Tough start for Mickelson at US Open

 

Golf:  Phil Mickelson took the long walk back to the tee after losing a ball with his opening drive at the US Open in San Francisco today. The five-time runner-up’s hook into the trees down the Olympic Club’s 449-yard ninth — that is where half the field started — could not be found in the permitted five minutes and, with so many people around, was assumed to be up in the branches somewhere.

Mickelson made birdie with his second ball, but that meant a five went on to his card and he followed with two more bogeys. He was paired with Tiger Woods, who began his bid for a fourth title with three solid pars, and Masters champion Bubba Watson, whose bogeys on the ninth and 11th were both the result of driving into the rough.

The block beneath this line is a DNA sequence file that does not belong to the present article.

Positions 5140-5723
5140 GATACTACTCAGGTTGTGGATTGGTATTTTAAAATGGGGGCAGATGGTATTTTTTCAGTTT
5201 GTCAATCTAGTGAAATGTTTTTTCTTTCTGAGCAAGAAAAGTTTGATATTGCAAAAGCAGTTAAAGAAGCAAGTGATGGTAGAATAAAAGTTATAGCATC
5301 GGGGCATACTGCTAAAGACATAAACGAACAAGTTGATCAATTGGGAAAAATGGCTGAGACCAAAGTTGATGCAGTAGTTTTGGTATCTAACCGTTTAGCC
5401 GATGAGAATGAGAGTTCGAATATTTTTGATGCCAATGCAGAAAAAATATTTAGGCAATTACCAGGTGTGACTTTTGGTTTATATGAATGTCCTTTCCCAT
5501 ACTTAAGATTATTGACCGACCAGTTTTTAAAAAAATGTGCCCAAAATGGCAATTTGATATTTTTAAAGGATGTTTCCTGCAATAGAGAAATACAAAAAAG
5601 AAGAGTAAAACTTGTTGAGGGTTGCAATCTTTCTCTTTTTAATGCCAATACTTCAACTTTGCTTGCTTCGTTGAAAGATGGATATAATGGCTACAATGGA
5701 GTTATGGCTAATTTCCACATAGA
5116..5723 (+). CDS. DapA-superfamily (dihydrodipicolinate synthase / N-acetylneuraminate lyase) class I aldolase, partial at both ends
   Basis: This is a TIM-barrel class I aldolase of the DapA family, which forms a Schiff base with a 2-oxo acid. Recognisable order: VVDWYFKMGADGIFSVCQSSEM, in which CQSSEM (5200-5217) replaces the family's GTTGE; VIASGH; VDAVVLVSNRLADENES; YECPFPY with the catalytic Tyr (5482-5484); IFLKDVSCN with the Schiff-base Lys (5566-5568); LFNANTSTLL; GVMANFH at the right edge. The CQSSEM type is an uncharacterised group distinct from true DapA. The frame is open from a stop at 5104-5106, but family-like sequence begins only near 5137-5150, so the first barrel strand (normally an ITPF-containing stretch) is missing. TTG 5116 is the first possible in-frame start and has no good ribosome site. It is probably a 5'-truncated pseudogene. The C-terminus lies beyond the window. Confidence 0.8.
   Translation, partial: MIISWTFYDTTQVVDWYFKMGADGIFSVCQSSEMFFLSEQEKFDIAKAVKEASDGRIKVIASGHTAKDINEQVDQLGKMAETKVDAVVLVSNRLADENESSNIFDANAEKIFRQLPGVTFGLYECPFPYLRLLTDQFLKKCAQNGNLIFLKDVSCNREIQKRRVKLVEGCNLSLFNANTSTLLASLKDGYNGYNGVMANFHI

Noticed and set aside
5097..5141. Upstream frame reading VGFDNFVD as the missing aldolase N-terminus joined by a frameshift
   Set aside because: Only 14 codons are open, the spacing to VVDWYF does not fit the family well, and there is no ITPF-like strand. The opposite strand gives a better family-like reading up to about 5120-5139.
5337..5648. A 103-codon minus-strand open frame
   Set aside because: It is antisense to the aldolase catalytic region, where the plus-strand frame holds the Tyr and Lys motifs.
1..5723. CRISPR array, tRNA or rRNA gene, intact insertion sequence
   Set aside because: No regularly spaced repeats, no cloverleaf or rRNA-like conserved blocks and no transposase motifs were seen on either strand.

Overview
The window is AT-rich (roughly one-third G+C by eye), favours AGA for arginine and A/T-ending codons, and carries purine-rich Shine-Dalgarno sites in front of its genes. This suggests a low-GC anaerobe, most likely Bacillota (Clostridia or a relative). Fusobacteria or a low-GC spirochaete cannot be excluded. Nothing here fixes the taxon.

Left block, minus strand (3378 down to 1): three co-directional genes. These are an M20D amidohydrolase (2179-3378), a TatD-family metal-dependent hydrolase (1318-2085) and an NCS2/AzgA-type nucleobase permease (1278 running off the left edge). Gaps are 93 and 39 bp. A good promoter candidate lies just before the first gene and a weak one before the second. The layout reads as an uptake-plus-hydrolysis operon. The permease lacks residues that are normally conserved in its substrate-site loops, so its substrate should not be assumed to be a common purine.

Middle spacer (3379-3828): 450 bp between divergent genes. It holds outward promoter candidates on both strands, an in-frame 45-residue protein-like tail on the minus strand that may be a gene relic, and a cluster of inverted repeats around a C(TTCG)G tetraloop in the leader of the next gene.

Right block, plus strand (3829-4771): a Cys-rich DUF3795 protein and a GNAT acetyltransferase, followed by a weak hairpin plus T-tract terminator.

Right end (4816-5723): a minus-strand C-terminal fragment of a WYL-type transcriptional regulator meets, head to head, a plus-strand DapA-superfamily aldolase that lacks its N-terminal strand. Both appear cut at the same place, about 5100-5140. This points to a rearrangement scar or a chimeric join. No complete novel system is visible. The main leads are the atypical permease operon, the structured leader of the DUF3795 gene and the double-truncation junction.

As Mickelson trudged back up the hill at the ninth Woods and Watson went ahead and played their second shots, but Watson moved his ball less than 10 yards, while two holes later he could not make the green after hooking his drive this time.

After the first 90 minutes play in the second major of the year — and traditionally the toughest despite what Rory McIlroy did at Congressional last year — it came as no surprise that nobody was better than one under par.

South African Branden Grace, three-time winner on the European Tour this season but one of the last players to earn a spot through the world’s top 60, did reach two under with birdies at the 10th and 11th, but he bogeyed the next.

That put him alongside Americans Scott Piercy, Kevin Na, Jason Bohn, Joe Ogilvie, David Toms and Zach Johnson. Woods had chances to birdie all his first three, but just missed from around 25 feet at the ninth and from 15 feet on the next two.

It was a baptism of fire, meanwhile, for China’s 14-year-old qualifier Andy Zhang, the youngest player ever in the championship. He ran up a triple bogey seven on the 520-yard first — third longest par four in US Open history — and then dropped two more shots on the second.